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Business Etiquettes in Belgium


Although third-party introductions are not necessary, they often smooth the way. Regardless of how you are introduced, you must always be polite and well mannered. Belgians are careful and prudent so take time before they trust others, be they individuals or representatives of companies. Business dealings tend to be bureaucratic. There are many procedures and a great deal of paperwork. Belgians are excellent linguists and many are sufficiently fluent to conduct meetings in English.

Belgians also prefer subtlety to directness, believing that subtlety is a reflection of intelligence. Although they are more direct in their communication than many cultures, if a response is too direct it may be seen as simplistic. They prefer communication to be logical and based on reasoning.

Belgians often engage in long, critical discussions before reaching a decision so that they can be certain that they have considered all the alternatives. They believe it is rude to be confrontational.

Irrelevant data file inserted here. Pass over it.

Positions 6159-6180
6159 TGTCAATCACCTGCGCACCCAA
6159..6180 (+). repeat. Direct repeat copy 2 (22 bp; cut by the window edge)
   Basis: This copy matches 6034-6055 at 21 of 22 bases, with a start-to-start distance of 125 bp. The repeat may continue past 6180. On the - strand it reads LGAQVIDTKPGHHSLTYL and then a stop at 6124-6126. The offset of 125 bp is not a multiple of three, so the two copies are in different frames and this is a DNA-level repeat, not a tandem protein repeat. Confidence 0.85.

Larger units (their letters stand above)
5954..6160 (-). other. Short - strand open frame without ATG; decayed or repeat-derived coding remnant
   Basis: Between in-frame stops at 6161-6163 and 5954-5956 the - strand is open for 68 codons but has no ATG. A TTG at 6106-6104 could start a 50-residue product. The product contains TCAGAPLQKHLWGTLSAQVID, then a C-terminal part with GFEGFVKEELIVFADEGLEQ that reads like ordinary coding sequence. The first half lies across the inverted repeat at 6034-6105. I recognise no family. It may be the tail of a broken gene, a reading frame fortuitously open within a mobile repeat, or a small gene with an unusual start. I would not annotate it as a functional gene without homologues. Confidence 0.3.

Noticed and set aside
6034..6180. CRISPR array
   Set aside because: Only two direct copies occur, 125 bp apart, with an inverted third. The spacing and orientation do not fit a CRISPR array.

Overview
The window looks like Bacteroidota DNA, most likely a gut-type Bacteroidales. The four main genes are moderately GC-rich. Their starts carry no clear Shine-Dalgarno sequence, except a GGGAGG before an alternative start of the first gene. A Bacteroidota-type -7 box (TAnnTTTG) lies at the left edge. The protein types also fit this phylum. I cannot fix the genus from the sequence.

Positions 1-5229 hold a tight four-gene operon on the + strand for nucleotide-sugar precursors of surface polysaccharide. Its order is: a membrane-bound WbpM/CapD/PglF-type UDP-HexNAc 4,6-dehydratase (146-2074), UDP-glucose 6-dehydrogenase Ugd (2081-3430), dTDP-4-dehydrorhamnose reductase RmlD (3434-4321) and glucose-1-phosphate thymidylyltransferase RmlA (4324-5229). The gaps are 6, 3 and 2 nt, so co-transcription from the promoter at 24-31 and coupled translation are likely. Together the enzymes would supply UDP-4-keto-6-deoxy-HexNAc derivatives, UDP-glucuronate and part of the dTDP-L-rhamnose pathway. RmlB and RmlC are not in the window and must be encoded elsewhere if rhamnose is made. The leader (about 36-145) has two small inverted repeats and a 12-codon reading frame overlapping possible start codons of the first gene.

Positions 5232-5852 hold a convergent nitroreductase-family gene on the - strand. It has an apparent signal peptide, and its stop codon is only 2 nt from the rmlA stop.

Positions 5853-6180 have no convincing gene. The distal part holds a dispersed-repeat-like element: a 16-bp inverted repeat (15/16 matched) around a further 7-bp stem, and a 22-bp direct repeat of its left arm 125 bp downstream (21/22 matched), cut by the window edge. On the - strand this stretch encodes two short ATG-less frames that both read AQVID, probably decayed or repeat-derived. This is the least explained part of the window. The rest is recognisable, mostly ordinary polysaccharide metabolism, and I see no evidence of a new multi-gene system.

Business Meeting Etiquette

  • Appointments are necessary.
  • The person you are meeting will generally set the time for the meeting, usually mid morning or mid afternoon.
  • Avoid scheduling meetings during July and August, which are prime vacation times; the week before Easter; and the week between Christmas and New Year.
  • Everyone is expected to arrive on time. Arriving late may brand you as unreliable.
  • Meetings are formal.
  • First appointments are more socially than business oriented, as Belgians prefer to do business with those they know.
  • Do not remove your jacket during a meeting.

Dress Etiquette

  • Men should wear dark coloured, conservative business suits with white shirts and silk ties.
  • Women should wear business suits or conservative dresses.
  • Men should only wear laced shoes, never loafers or other slip-ons, as they are too casual.
  • Polished shoes are an integral part of a professional image.

Business Cards

  • Business cards are exchanged without formal ritual.
  • Have one side of your business card translated into French or Dutch. This shows respect and understanding of the linguistic heritage of your colleagues.
  • If you have meetings in both areas, have two sets of business cards printed, and be careful to use the proper ones.
  • Present your business card so the recipient can read the side with their national language.